Investment bonds and long term care
Investment bonds and long term care
How could life assurance investment bonds be assessed in an assessment of residential care needs? Other assets, such as the family home, fall under different rules.
When financial assistance for the cost of residential care is sought from a local authority, the income and capital of the individual applying for assistance will be assessed. Different local authorities can though take very different views.
The Department of Health document ‘Charging for residential accommodation guide’ (CRAG) provides some clarifications on how such investments may be assessed, and is available at www.dh.gov.uk.
The National Assistance Act 1948 stipulates that where a local authority pays towards the cost of a person’s care in a care home, the authority must assess what the person can afford to pay for that care and then charge accordingly. Local authorities use the National Assistance (Assessment of Resources) Regulations 1992 to assess an individual’s ability to pay, and CRAG offers additional guidance to authorities in this area.
The charging arrangements are reviewed annually and the latest version (April 2010) of the Charging for Residential Accommodation Guide (CRAG) provides that individuals with assets below £23,250 are entitled to apply for financial help. Where assets are below £14,250, this amount is disregarded. Generally all income is included in any assessment, but there are some additional exemptions. For capital between £14,250 and £23,250 an individual is treated as having £1 of income for each £250 or part thereof between the two amounts.
Treatment of Investment Bonds
CRAG specifically addresses investment bonds (section G – ‘Capital’).
Section 6.004 states:
‘Councils are advised that if an investment bond is written as one or more life insurance policies that contain cashing-in rights by way of options for total or part surrender, then the value of those rights has to be disregarded as a capital asset in the financial assessment for residential accommodation. In contrast, the surrender value of an investment bond without life assurance is taken into account’.
This means that currently a single premium investment bond should not be brought into account when an individual is assessed for residential accommodation. Capital redemption contracts, however, would be included in any assessment following this definition.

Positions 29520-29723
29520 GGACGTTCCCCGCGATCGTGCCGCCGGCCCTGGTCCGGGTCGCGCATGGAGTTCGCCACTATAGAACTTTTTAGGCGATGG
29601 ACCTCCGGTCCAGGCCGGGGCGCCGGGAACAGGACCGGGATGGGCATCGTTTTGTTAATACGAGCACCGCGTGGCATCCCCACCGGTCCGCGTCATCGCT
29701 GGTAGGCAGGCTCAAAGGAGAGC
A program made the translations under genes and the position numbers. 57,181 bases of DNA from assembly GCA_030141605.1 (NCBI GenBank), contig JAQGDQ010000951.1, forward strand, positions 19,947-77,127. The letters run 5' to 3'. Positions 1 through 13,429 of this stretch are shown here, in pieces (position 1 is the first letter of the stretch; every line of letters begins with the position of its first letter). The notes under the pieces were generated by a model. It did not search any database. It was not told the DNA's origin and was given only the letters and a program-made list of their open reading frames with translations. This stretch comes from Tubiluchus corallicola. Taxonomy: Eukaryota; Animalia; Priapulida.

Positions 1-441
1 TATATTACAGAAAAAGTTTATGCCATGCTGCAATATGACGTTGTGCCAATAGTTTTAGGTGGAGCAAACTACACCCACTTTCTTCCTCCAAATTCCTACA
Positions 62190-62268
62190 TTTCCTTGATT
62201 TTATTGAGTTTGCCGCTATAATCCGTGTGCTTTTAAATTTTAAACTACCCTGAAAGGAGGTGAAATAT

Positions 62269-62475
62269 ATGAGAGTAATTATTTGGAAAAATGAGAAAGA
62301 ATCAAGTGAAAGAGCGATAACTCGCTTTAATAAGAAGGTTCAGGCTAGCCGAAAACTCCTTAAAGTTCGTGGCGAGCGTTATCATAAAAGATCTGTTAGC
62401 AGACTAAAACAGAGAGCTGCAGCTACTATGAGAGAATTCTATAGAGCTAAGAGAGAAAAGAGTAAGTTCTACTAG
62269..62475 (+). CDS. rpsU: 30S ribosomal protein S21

Treatment of withdrawals from an Investment Bond
Section 6.005 states:
‘Income from investment bonds, with or without life assurance, is taken into account in the financial assessment for residential accommodation.
Actual payments of capital by periodic instalments from investment bonds are treated as income and taken into account provided that such payments are outstanding on the first day that the resident becomes liable to pay for his accommodation and the aggregate of the outstanding instalment and any other capital sum not disregarded, exceed £16,000’.
Principally this means that where withdrawals from bonds are paid they will be treated as income purely for the purposes of the financial assessment for residential accommodation while residing in the local authority accommodation, if they and any other capital sum exceed £16,000. It would imply that if withdrawals were terminated (where possible) before entering care, these payments would not form part of the assessment, although careful consideration needs to be applied on this point to ensure that the significant motivation for ceasing withdrawals is NOT to increase the local authority payments.
This would apply to personally owned bonds as well as bonds held in trust for the settlor’s benefit or where an interest is retained such as a discounted gift trust.
Deprivation of capital
Section 6.062 to 6.074 specifically highlights examples of how individuals, before entering accommodation, could deprive themselves of assets. Section 6.067 provides an example where capital has been used to purchase an investment bond. The guidance states that Councils will give consideration to see if this was made with a significant motivation being to increase the payments from a local authority. Placing assets into trust is also highlighted as a possible method of deprivation of capital.
Consultation paper in 2010
A consultation paper was issued in January 2010 with responses required by 23 April 2010. One of the areas that was highlighted for consultation was whether investment bonds with life assurance should be taken into account in financial assessment. The recently published 2011 CRAG report has made no change to the assessment for investment bonds with life assurance.
Planning options immediately before entering accommodation are limited and could impact any financial assessment.